WORDS BY DARYL MERSOM
The first ever Vans Park Series World Championships has been a truly global event, and skateboarders from all over the world have competed in Australia, Brazil, Canada, Sweden, and the United States. The final here in Malmö saw Alex Sorgente take first place, followed by Pedro Barros in second place, and Ivan Federico in third. Twelve-year-old Brighton Zeuner laid down a solid run and took first place in the women’s competition. She was followed by Jordyn Barratt who took second and Kisa Nakamura who took third.
Special mention should go to Oski Rozenberg who shredded the tombstone with effortless style. When his scores came in there were boos from the home crowd who felt he deserved to score higher. At the after party large cards spelling out ‘Oski’ were held up on stage to celebrate.
It didn’t take long for people to start jumping onto the tombstone from out of the kicker (an obstacle that some people were initially unsure of, as it is set back from the bank slightly). Towards the end of the day Ivan Federico got close to landing a gap-to-front-tail up there as the first trick of his run.
3rd Place - Mens: Ivan Federico
Alex certainly earned his first place with some more technical skating mixed in his runs. But Pedro Barros appealed to the non-skaters in the crowd with his fast and high skating. The frontside air after he ollied up onto the tombstone was great!
Best slam of the event goes to Julz Lynn who hit her face rolling in off of the tombstone. She got straight up, hyped the crowd, and then landed it second try.
Originally the final was going to be held in Chicago until it was decided that the progressive attitude of Gustav Edén and Skate Malmö fit better with the ethos of the event. Gustav, who acted as project manager, summed up this spirit:
“Community development departments around the world are trying to reach young people and get them to do something physical that also gives them a social network. From a city’s perspective, skateboarding reaches those young people that might not otherwise like team sports, those that become the most expensive for the city. If you can feed these people into the skateboarding culture then you find that you are dealing with driven individualists, people who have a lot to offer if they are given the chance to express themselves.”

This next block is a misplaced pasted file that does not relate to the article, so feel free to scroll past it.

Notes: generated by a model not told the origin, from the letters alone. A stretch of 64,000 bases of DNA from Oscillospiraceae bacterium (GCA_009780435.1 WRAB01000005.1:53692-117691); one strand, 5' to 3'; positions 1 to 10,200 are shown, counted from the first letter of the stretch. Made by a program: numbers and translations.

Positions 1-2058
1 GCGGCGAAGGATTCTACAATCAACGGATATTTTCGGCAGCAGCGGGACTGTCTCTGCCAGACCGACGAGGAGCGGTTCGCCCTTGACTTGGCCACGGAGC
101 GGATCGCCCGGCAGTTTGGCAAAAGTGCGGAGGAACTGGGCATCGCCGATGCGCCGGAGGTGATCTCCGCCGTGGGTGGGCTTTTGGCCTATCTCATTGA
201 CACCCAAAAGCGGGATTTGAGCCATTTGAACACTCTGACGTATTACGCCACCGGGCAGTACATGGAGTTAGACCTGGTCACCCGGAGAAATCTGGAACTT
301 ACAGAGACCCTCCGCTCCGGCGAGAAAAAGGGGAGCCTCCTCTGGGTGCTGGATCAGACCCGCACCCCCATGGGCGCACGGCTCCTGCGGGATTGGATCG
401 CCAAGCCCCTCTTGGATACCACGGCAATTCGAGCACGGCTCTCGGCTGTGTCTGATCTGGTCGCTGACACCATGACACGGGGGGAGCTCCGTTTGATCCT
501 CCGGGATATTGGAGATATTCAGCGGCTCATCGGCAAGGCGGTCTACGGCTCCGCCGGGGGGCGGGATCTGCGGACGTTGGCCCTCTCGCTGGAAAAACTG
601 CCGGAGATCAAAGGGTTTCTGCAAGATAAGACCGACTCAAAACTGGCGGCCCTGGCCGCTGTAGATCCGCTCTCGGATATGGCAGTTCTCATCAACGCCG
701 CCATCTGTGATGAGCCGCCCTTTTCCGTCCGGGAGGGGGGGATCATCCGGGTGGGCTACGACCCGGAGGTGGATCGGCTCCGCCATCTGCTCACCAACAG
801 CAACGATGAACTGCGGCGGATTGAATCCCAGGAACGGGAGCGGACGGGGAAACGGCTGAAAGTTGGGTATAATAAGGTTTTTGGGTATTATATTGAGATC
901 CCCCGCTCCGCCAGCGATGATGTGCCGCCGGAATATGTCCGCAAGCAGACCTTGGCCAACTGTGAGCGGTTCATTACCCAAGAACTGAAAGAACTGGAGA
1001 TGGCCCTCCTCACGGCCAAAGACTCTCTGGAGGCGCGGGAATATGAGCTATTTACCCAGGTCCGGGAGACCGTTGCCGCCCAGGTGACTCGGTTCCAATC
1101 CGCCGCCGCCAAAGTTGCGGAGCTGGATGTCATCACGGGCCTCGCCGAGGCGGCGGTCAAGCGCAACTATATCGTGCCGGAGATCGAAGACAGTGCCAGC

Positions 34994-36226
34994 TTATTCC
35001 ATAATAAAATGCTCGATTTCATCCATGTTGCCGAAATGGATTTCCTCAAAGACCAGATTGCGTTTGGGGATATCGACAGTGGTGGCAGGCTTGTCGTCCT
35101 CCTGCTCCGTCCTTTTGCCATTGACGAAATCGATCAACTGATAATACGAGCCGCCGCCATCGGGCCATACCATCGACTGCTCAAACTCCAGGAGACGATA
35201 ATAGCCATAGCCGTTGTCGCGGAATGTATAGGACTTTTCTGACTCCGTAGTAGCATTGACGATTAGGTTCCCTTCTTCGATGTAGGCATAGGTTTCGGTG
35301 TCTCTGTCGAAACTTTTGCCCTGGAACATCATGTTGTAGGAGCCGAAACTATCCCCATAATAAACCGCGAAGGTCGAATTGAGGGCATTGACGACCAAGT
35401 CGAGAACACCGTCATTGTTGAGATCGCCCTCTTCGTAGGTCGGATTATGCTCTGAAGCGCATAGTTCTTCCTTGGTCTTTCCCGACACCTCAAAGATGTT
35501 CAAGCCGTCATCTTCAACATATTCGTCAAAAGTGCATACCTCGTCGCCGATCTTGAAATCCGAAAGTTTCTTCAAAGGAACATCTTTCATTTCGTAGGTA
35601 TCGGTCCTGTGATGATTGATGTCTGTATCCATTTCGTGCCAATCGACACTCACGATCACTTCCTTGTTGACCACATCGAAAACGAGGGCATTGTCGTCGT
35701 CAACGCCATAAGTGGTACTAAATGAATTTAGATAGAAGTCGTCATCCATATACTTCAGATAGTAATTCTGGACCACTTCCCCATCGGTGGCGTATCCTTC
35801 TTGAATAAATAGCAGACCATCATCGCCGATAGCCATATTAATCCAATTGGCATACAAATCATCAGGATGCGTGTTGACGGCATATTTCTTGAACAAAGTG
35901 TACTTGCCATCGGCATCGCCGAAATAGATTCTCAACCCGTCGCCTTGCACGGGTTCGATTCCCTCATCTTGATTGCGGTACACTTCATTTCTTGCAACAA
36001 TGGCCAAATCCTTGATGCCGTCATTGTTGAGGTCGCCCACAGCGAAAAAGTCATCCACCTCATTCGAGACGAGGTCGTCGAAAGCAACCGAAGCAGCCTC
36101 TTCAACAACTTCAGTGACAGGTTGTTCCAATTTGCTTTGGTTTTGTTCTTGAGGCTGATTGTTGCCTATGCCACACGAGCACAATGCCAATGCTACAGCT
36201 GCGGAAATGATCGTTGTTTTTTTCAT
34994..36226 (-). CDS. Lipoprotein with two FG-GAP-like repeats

As you walk from Hyllie train station to the specially-commissioned Vans skatepark it becomes clear that Malmö is keen to project itself as a “skate city.” All sorts of unusual obstacles litter the route; everything is waxed, and everything is built from good quality materials that will withstand the ravages of skateboarding.
Malmö has a long history of DIY skatepark design too, which extends back to when the Burnside guys first came to Sweden to impart their knowledge to local skaters, and up to Pontus Alv’s recent films that document the city’s DIY scene. So it seems fitting that Mark “Red” Scott, one of the founders and builders of Burnside, helped to design the Vans Park Series skatepark here along with the Bryggeriet crew.
When Malmö pitched the event to Vans, they did so on two conditions: one, that a women’s event be included as a part of the series; and two, that a permanent park be constructed here in Sweden so that the event positively impacts upon future generations. It is hard not to recall the rhetoric of the London Olympics, which was so focused on "legacy” (and of course relied on female participation), and be reminded that Tokyo 2020 will include skateboarding for the first time in Olympics history.
Malmö will now be associated with competitive park skateboarding in everyone’s minds, and their work to integrate skateboarding into the contemporary city has provided a model for others to follow. If this event and the high standard of the park is anything to go by, then Sweden’s park terrain skaters have a bright future ahead of them, and we will surely be seeing them in Tokyo.